The most common method of mesh hernioplasty used by most surgeons today is the onlay technique.  In this technique, the placement of the mesh is anterior to the anterior sheath, with an overlap of 5 cm. This method avoids contact with the bowel, hence there is no chance of enterocutaneous fistula. It is also a tension free method. Multiple defects are highly likely to be detected because of the wide undermining done.  This however, can lead to increased seroma formation. Critics of this method also propose that the mesh placed in this method has very little support from the rest of the abdominal wall, hence can be displaced easily.  The weakest point of the repair that is most prone to recurrence is the mesh-tissue interface. 
- Light weight composite meshes without barrier that are partially absorbable. Induces a better tissue ingrowth of a strong three-dimensional collagen fiber network and allow optimum mobility to the abdominal wall.
- Absorbable barrier composite meshes - These are dual meshes, one side of which gets absorbed. Lightweight and leaves behind less residual foreign body reaction.
- Nonabsorbable barrier composite meshes -It is designed to be implanted with the smooth surface against the visceral organs-tissue to which no or minimal adhesion is desired-and the other surface against which tissue incorporation is desired.
Laparoscopic ventral hernia repair [LVHR] is a recent effective way of treating incisional hernia. It involves using a large mesh, adequate overlap of the defect without tension. In this, the mesh is placed intraperitoneally and extensive soft tissue dissection is eliminated and thus wound complication rate, patient discomfort, length of hospital stay, and recurrence rates are all reduced.  The success of this technique lies on smaller incisions, wide overlap of defects, correction of unpalpable defects and use of large non-absorbable sutures for stronger patch fixation.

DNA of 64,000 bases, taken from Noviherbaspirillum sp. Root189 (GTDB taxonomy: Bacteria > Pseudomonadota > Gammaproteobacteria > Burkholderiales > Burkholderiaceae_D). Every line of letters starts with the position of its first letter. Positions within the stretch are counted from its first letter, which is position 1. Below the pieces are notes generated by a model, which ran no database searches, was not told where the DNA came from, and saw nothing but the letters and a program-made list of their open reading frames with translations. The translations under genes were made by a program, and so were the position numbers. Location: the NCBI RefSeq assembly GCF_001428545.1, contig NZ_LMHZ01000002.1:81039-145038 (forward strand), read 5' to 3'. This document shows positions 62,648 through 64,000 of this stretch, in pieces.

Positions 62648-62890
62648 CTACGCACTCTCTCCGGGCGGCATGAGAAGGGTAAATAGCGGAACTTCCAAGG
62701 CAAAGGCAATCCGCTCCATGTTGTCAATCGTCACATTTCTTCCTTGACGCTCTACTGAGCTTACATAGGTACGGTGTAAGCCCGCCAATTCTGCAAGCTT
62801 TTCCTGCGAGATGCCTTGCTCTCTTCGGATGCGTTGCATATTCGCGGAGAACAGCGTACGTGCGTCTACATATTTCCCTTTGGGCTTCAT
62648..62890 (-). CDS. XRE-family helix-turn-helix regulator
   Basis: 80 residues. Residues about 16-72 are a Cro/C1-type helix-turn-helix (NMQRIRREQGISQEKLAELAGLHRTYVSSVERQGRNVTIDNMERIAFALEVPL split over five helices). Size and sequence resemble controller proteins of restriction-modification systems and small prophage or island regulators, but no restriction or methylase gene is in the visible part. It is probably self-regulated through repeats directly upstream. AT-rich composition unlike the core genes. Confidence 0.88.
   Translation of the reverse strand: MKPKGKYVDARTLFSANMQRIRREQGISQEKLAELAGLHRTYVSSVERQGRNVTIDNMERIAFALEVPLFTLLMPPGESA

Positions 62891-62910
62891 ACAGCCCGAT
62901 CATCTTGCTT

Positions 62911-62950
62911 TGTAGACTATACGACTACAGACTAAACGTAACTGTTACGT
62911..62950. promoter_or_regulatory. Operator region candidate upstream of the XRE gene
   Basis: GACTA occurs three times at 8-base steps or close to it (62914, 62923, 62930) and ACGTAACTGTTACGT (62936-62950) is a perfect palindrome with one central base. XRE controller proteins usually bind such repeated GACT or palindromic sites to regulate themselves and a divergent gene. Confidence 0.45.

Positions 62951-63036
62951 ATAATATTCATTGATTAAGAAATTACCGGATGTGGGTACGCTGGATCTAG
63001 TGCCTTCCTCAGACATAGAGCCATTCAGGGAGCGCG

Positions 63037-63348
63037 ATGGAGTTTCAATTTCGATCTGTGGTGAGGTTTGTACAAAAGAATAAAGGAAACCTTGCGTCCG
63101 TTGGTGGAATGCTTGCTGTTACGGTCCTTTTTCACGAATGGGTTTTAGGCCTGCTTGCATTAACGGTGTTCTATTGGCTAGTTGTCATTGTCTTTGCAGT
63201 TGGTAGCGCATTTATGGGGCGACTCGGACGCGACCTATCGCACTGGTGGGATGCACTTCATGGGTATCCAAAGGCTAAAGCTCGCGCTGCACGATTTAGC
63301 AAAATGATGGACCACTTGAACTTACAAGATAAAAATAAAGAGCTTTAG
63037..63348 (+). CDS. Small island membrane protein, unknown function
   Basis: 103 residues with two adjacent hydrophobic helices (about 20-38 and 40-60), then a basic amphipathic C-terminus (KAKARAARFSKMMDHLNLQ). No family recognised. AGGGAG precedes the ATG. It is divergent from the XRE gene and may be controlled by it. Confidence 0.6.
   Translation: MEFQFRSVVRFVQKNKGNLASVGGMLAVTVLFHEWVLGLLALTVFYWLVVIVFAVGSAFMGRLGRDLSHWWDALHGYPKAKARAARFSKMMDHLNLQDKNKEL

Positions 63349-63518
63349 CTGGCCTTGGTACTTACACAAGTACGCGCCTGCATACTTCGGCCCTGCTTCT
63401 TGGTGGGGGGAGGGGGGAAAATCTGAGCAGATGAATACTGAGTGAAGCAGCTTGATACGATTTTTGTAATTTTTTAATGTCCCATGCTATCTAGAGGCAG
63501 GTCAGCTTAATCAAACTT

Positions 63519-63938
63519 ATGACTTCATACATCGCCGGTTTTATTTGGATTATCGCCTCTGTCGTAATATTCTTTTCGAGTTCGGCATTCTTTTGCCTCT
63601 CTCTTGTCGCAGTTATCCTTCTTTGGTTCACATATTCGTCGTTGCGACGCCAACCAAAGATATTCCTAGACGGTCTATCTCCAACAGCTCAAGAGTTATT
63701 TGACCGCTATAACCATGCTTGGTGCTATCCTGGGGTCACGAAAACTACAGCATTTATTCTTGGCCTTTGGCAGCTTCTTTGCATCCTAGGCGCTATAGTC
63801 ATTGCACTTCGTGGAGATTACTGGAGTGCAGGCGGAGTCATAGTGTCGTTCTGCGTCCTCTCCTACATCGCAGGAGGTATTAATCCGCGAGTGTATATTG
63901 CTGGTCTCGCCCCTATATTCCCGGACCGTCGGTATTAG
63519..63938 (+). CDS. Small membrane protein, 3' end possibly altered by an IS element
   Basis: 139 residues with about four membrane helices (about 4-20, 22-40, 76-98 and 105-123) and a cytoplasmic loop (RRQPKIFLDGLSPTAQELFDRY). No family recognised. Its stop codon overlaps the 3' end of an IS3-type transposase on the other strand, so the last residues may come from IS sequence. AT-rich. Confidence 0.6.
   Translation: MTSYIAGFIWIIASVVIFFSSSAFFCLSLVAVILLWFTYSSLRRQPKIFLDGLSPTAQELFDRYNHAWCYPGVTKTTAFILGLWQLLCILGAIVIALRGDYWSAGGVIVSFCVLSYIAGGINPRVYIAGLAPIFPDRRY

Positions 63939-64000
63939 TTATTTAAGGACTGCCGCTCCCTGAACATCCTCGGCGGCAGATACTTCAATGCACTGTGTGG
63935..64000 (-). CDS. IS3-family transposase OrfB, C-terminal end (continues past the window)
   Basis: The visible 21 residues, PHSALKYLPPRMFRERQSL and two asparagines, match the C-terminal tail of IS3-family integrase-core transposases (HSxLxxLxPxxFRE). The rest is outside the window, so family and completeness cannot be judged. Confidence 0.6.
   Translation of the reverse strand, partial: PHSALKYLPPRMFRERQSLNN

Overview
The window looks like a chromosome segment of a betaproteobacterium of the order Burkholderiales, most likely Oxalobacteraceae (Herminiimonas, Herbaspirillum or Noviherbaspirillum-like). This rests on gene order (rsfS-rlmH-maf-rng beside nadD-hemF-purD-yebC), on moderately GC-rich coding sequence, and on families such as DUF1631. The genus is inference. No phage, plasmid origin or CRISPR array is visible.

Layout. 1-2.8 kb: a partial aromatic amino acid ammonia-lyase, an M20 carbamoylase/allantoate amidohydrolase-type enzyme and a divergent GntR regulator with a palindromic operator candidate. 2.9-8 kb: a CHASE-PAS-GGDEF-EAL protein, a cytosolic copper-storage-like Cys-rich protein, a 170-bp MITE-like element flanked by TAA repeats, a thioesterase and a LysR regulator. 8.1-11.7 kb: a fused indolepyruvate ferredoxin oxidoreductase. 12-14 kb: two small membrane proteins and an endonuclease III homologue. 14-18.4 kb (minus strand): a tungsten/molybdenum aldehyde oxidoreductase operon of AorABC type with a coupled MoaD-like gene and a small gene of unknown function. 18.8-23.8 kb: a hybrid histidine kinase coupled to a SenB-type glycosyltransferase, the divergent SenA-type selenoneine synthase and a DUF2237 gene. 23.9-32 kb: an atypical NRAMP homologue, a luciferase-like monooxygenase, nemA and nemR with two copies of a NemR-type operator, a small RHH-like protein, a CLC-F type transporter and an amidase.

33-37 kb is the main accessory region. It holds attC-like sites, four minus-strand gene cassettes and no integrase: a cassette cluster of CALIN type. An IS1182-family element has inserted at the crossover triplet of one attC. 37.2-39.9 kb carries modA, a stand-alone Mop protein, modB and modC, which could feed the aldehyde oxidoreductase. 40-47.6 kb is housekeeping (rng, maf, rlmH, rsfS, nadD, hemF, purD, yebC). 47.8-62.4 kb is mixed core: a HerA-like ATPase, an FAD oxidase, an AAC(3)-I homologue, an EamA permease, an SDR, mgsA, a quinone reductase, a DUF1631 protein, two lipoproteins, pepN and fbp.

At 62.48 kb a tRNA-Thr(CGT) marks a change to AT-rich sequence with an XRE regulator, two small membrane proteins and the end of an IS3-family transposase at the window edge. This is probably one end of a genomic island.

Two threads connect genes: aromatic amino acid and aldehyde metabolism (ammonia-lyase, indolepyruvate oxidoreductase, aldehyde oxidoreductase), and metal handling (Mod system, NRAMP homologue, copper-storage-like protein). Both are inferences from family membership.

In the present series, wound complications were noted in 44.4% of patients. White et al. noticed wound complications in 44% patients of mesh repair in their study.  The most common complication noticed was seroma formation. Seroma formation is one of the most commonest complications associated with onlay mesh hernioplasty because of the wide undermining involved.  The cases of seroma in our study were noticed between 3 rd and 7 th postoperative day, needed aspiration and resolved within a week with pressure dressing. No case of wound hematoma was noticed.
The next most common complication was surgical site infection. All the infections were superficial, and responded well to dressings and antibiotics. There was no case with deep infection or extrusion of the mesh. Chew et al., reported that if mesh was infected, incorporation rather than rejection usually can be expected; the prosthesis is not floating free in the wound but is in firm contact with healthy tissue.